Only a small subset of women who survive childhood cancer will become sterile as a result of their cancer treatment. In these cases, sterility develops as a result of “acute ovarian failure,” when the ovaries shut down, and most commonly occurs after high levels of ovarian radiation, researchers report in the Journal of Clinical Endocrinology and Metabolism.
“These results confirm and extend our understanding of the risk factors for developing acute ovarian failure among females who are treated for a malignancy during childhood or adolescence,” senior investigator Dr. Charles A. Sklar told Reuters Health.
Sklar of Memorial Sloan-Kettering Cancer Center, New York and colleagues examined the medical records of female participants in the Childhood Cancer Survivor Study. The subjects, who were at least 18 years old, were consider to have acute ovarian failure if they had never menstruated or had stopped menstruating within five years of their cancer diagnosis.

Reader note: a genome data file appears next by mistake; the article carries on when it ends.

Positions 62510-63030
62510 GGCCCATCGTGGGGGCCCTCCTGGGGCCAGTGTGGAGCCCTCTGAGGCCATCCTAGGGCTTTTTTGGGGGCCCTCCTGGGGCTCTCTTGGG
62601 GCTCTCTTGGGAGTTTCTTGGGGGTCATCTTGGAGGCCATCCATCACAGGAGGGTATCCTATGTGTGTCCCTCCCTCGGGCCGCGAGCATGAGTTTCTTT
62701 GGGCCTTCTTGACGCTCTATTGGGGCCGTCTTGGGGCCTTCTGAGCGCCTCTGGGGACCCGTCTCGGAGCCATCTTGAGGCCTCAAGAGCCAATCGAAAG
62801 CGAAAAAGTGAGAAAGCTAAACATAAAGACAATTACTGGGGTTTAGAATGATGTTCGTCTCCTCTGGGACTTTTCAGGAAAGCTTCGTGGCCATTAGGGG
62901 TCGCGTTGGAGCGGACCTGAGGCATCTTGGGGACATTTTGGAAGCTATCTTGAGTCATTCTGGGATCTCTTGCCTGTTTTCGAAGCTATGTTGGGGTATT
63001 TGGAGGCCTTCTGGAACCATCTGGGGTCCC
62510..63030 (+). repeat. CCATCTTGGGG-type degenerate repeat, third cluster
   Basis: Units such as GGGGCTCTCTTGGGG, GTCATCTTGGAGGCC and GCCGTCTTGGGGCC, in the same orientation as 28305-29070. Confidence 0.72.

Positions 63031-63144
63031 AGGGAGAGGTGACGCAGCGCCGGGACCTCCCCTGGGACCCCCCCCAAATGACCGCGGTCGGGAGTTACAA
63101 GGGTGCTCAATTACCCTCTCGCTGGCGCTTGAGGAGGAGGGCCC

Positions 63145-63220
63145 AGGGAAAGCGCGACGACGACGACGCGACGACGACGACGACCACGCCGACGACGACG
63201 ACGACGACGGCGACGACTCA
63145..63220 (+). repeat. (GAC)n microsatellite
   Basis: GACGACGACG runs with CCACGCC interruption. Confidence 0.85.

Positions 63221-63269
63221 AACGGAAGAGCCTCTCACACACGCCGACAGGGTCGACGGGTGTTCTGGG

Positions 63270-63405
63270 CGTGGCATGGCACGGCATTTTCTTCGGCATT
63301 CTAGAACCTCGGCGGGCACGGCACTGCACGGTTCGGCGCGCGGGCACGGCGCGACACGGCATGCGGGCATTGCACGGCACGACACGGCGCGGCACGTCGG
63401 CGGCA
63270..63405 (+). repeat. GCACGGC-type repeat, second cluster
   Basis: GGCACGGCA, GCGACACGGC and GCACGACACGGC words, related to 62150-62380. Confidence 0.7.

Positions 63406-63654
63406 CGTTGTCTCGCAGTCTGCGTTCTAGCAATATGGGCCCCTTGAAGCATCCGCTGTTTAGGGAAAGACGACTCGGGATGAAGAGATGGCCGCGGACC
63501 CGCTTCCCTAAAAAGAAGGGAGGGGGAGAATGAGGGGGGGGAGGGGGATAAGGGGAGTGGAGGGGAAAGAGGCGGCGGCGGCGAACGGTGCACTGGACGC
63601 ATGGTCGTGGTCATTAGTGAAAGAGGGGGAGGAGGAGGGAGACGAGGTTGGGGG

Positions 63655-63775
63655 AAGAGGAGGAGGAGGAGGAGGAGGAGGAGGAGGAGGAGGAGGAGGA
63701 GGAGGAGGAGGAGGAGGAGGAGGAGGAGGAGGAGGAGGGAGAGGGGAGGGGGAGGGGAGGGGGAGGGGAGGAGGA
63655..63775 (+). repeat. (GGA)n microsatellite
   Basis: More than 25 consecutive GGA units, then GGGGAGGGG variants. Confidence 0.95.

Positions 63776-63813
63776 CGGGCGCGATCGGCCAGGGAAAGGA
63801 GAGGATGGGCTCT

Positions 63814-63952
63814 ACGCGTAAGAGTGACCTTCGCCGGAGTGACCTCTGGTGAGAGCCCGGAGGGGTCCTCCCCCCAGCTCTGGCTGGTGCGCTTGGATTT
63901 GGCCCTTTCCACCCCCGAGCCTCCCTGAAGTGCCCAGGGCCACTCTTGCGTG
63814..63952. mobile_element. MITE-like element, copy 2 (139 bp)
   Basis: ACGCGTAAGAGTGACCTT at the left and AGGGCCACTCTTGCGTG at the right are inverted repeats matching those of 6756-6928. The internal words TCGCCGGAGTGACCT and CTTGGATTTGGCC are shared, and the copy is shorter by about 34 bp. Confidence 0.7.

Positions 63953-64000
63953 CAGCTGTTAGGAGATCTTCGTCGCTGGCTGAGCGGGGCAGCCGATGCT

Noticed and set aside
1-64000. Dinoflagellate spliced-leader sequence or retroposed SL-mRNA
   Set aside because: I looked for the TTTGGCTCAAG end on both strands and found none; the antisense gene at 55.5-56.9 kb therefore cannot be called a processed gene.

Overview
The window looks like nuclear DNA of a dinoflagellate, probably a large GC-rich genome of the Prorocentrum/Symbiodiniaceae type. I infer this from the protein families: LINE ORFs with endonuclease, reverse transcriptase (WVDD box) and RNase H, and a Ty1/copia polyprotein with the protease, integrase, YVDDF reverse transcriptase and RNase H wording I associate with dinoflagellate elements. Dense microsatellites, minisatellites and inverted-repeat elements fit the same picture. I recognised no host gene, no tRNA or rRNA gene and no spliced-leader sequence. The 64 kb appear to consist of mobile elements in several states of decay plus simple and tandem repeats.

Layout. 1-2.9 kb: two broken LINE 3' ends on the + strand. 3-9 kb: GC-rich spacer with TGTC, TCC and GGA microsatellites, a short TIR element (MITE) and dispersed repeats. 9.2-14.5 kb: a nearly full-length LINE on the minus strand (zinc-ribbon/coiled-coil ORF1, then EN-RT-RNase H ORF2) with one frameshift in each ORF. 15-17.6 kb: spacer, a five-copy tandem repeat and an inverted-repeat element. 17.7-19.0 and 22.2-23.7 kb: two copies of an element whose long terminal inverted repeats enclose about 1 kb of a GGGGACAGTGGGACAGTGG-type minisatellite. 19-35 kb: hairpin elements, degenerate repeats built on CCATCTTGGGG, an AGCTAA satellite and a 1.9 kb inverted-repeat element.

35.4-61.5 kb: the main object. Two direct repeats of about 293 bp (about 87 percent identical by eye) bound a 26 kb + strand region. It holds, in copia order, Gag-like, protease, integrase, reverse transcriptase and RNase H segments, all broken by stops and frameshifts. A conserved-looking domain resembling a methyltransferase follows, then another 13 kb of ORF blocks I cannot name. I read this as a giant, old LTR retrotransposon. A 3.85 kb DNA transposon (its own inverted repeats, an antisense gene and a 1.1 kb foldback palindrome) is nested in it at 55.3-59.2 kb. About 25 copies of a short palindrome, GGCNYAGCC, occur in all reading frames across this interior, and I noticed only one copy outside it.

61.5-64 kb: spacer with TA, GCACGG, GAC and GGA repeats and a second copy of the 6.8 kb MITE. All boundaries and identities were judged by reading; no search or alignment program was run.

Out of a total of 3390 eligible survivors, acute ovarian failure developed in 215 (6.3 percent). Acute ovarian failure risk factors that were not dependent on the presence of other risk factors included increasing doses of ovarian radiation (at least 1000-cGy), exposure to procarbazine and to cyclophosphamide between 13 to 20 years old.
“The data from our study,” concluded Sklar, “will assist clinicians in counseling patients and their families at the time of the initial cancer diagnosis and will facilitate selection of high-risk individuals who might benefit from novel fertility preservation techniques.”
SOURCE: Journal of Clinical Endocrinology and Metabolism, May 2006.
Revision date: June 11, 2011
Last revised: by Andrew G. Epstein, M.D.